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and Measurements

What is a ?

The decibel (dB) is a logarithmic unit used to describe a ratio. The ratio may be power, or or intensity or several other things. To get a taste for logarithmic units, first let's look at some numbers: For instance, suppose we have two , the first playing a sound with power P1, and another playing a louder version of the same sound with power P2, but everything else (how far away, frequency) kept the same. The difference in between the two is given by 10 log (P2/P1) dB where the log is to base 10. If the produces twice as much power than the first, the difference in dB is 10 log (P2/P1) = 10 log 2 = 3 dB. If the second had 10 times the power of the first, the difference in dB would be 10 log (P2/P1)= 10 log 10 = 10 dB. If the second had a million times the power of the first, the difference in dB would be 10 log (P2/P1) = 10 log 1000000 = 60 dB. This example shows one feature of decibel scales that is useful in discussing sound: they can describe very big ratios in power with numbers of modest size

Sound pressure, sound level and dB. Sound is usually measured with and they respond (approximately) proportionally to the , p. Now the power in a sound , all else equal, goes as the square of the pressure. The log of the square of x is just 2 log x, so this introduces a factor of 2 when we convert to decibels for . The difference in sound pressure level between two with p1 and p2 is defined as: 20 log (p2/p1) dB where the log is to base 10. When the decibel is used to give the sound level for a single sound rather than a ratio, then a reference level must be chosen. For , the reference level (for air) is usually chosen as 20 micropascals, or 0.02 mPa. (This is very low: it is 2 ten billionths of an atmosphere. Nevertheless, this is about the limit of sensitivity of the human ear, in its most sensitive range of frequency. Usually this sensitivity is only found in rather young people or in people who have not been exposed to loud music or other loud . Personal music systems with in-ear speakers ('walkmans') are capable of very high sound levels in the ear, and are responsible for much of the in young adults in developed countries.) So if you read of a sound intensity level of 86 dB, it means that 20 log (p2/p1) = 86 dB where p1 is the sound pressure of the reference level, and p2 that of the sound in question. Divide both sides by 20: log (p2/p1) = 4.3 dB 4 is the log of 10 thousand, 0.3 is the log of 2, so this sound has a sound pressure 20 thousand times greater than that of the reference level. 86 dB is a loud but not dangerous level of sound, if it is not maintained for very long.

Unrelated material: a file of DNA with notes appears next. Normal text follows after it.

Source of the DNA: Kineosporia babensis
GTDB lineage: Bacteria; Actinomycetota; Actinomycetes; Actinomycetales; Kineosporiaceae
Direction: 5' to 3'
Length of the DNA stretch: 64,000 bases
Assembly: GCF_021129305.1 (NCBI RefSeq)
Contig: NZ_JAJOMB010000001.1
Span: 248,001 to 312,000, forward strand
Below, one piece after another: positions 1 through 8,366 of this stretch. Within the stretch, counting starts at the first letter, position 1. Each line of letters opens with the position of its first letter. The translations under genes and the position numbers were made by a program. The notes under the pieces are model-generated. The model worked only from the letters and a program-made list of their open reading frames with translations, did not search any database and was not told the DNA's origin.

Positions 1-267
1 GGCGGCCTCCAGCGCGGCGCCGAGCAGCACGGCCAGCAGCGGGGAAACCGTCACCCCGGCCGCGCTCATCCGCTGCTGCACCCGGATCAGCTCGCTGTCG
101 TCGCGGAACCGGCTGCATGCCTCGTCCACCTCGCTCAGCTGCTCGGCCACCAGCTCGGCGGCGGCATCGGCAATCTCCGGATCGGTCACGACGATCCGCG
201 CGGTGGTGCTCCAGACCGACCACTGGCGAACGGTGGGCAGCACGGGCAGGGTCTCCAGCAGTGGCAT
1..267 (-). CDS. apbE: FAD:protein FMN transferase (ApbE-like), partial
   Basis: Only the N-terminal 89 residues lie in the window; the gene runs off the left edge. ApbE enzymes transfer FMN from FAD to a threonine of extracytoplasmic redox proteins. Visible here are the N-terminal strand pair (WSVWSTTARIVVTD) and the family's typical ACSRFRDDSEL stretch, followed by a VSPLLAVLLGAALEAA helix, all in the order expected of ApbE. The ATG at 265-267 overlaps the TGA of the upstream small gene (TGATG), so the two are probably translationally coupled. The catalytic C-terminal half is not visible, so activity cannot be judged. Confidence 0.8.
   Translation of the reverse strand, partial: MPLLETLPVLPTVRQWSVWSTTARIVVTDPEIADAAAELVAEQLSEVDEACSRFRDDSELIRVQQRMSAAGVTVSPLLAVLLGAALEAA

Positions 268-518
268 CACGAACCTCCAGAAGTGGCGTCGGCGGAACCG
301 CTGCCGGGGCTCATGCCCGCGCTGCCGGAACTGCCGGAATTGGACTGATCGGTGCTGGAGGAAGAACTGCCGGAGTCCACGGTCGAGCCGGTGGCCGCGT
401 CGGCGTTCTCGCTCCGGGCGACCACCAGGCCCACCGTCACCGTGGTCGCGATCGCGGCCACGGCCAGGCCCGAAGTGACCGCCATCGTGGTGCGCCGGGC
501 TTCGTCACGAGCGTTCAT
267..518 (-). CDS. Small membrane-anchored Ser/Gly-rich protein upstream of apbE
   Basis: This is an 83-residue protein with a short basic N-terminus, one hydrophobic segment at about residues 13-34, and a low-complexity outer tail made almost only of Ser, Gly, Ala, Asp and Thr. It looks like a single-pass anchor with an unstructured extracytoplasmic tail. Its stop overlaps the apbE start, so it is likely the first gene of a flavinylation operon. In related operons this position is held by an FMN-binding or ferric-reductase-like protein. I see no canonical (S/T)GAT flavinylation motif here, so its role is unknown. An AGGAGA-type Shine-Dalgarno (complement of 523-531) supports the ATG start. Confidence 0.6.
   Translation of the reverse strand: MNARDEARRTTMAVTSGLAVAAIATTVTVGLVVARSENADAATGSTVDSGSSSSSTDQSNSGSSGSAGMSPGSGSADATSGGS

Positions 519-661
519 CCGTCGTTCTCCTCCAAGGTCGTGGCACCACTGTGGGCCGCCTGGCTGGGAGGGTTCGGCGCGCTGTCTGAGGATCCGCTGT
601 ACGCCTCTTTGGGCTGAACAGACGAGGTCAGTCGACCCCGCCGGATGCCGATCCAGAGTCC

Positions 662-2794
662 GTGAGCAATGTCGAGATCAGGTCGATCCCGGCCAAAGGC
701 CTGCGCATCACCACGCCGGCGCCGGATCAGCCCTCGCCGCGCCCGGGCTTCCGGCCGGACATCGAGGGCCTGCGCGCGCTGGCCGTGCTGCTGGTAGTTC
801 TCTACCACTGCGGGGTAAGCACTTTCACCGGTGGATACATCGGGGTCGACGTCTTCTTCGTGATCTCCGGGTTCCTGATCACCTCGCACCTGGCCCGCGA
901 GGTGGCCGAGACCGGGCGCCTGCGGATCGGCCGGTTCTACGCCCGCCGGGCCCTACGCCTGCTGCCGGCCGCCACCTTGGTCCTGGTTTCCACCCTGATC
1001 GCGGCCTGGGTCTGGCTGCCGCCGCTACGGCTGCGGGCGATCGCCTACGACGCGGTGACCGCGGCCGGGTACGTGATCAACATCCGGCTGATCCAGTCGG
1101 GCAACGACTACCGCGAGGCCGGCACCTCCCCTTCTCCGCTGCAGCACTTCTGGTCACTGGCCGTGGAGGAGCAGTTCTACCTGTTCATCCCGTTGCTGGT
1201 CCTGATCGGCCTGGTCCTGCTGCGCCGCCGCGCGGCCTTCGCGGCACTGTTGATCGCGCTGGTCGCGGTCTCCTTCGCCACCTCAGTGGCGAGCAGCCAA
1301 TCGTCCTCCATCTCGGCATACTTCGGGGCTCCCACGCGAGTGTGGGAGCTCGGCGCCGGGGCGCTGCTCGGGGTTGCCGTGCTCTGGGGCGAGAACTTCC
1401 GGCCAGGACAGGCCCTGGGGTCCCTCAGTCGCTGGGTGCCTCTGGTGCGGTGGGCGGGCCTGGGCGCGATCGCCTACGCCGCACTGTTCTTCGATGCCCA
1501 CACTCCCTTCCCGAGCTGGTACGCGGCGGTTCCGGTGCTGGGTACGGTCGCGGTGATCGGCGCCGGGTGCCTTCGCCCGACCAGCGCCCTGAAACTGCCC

What does 0 dB mean? This level occurs when the measured intensity is equal to the reference level. i.e., it is the sound level corresponding to 0.02 mPa. In this case we have sound level = 20 log (pmeasured/preference) = 20 log 1 = 0 dB So 0 dB does not mean no sound, it means a sound level where the sound pressure is equal to that of the reference level. This is a small pressure, but not zero. It is also possible to have negative sound levels: - 20 dB would mean a sound with pressure 10 times smaller than the reference pressure, ie 2 micropascals.

Not all sound pressures are equally loud. This is because the human ear does not respond equally to all frequencies: we are much more sensitive to sounds in the frequency range about 1 kHz to 4 kHz than to very low or high frequency sounds. For this reason, sound meters are usually fitted with a filter whose response to frequency is a bit like that of the human ear. (More about these filters below.) If the "A " is used, the sound pressure level is given in units of dB(A). Sound pressure level on the dB(A) scale is easy to measure and is therefore widely used. It is still different from , however, because the filter does not respond in quite the same way as the ear. To determine the loudness of a sound, one needs to consult some (idealised) curves representing the of the human ear. The unit of loudness is the , which is defined so that it equals sound pressure level at a frequency of 1 kHz, and is assigned values at oher frequencies by the response curves.

The ear is capable of hearing a very large range of sounds: the ratio of the sound pressure that causes permanent damage from short exposure to the limit that (undamaged) ears can hear is more than a million. To deal with such a range, logarithmic units are useful: the log of a million is 6, so this ratio represents a difference of 120 dB. Psychologists also say that our sense of hearing is roughly logarithmic. In other words, they think that you have to increase the sound intensity by the same factor to have the same increase in loudness. Whether you agree or not is up to you, because this is a rather subjective question.